HebCelt is responding to unprecedented demand by releasing more tickets for its first full-scale live festival in three years.
Fans around the world have inquired about attending the delayed 25th anniversary festival this summer.
Day tickets are going on sale at 10am tomorrow for the four-day event on July 13-16 centred on the Castle Green in Stornoway.
Early bird tickets were released in September and sold out in a day, while weekend tickets are also approaching a sell-out.
Who is appearing at HebCelt 2022?
Texas, Seasick Steve and Tide Lines are headlining the 25th anniversary HebCelt which was twice delayed by the Covid pandemic.
They will be joined by leading traditional and contemporary artists including Julie Fowlis, Skipinnish, Colin Macleod, Admiral Fallow, Blue Rose Code and Trail West.
There is also a strong focus on local and merging talent such as Josie Duncan, Scott C. Park, Sean Harrison & Band, Balach and local fèis project Treòir.
Depute festival director Graham MacCallum said: “We are incredibly excited to be just months away from our full live return and 25th anniversary celebrations.
“The absence of a full-scale HebCelt has been keenly felt, not just by the team here, but by our community and festival family far and wide.
Demand for tickets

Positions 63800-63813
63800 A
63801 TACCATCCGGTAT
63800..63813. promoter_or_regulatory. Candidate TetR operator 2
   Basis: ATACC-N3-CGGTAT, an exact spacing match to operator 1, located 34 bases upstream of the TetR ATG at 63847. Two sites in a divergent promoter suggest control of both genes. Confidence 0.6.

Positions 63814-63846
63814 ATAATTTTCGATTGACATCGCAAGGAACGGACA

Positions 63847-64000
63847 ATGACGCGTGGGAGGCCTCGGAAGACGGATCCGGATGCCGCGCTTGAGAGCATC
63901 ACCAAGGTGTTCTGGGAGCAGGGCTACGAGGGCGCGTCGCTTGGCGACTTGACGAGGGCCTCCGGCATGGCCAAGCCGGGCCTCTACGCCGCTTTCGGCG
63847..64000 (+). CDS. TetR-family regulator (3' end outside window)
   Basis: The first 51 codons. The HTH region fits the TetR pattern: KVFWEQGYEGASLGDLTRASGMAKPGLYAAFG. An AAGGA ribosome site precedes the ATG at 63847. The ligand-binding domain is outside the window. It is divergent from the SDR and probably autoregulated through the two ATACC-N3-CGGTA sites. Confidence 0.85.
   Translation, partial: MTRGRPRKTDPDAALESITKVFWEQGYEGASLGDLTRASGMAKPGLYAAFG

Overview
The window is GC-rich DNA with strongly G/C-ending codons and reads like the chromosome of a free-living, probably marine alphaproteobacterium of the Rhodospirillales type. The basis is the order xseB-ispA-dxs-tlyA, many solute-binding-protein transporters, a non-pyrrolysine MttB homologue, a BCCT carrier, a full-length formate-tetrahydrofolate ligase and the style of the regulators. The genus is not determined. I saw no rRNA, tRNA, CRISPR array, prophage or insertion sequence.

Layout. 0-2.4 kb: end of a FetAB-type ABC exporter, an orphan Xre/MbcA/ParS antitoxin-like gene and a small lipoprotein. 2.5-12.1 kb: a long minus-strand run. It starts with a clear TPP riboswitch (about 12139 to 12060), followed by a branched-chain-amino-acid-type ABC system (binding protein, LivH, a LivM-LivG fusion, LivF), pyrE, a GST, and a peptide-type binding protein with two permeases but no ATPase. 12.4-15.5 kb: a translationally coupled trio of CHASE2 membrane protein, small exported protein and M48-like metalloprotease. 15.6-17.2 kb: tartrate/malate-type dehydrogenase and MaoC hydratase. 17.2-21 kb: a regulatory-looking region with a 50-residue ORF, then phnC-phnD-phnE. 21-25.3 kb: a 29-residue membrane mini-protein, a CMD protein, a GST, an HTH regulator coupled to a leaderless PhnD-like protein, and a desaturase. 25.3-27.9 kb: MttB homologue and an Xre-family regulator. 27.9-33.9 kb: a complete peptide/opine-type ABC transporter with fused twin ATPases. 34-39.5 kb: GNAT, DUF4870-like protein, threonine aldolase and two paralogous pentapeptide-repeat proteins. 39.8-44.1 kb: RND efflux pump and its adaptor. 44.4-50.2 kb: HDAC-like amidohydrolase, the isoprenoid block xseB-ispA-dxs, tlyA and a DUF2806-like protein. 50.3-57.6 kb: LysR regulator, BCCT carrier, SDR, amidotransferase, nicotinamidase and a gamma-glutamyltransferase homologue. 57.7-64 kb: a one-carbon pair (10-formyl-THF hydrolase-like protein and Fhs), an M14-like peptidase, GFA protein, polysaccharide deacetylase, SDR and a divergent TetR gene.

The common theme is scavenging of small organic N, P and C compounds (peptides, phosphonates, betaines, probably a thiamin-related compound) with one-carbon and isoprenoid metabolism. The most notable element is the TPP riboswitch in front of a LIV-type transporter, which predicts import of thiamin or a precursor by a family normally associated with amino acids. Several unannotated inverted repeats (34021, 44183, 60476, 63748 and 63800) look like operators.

“We have been hugely encouraged by the response to ticket sales, which to date has outstripped any demand we have seen in the history of the event.
“We would encourage all of our regulars and those who would be new to the festival to get their tickets sooner rather than later and we look forward to seeing them all on the green in July.”
Day tickets for Thursday, costing from £38, Friday and Saturday from £52, all with concessions available, can be booked via the HebCelt website.
The programme for An Lanntair art centre will be announced next month.
Hybrid festival held last year
Last year, HebCelt organised a hybrid festival, dubbed the Survival Sessions, when its normal programme was affected by the pandemic.
It featured 32 hours of live and pre-recorded performances showcasing Hebridean music and culture.
Live shows were staged at An Lanntair in front of a limited audience who secured tickets via a ballot.
These were live streamed online along with songs, virtual gigs and specially-commissioned work to support musicians and provide an economic stepping stone ahead of a full return.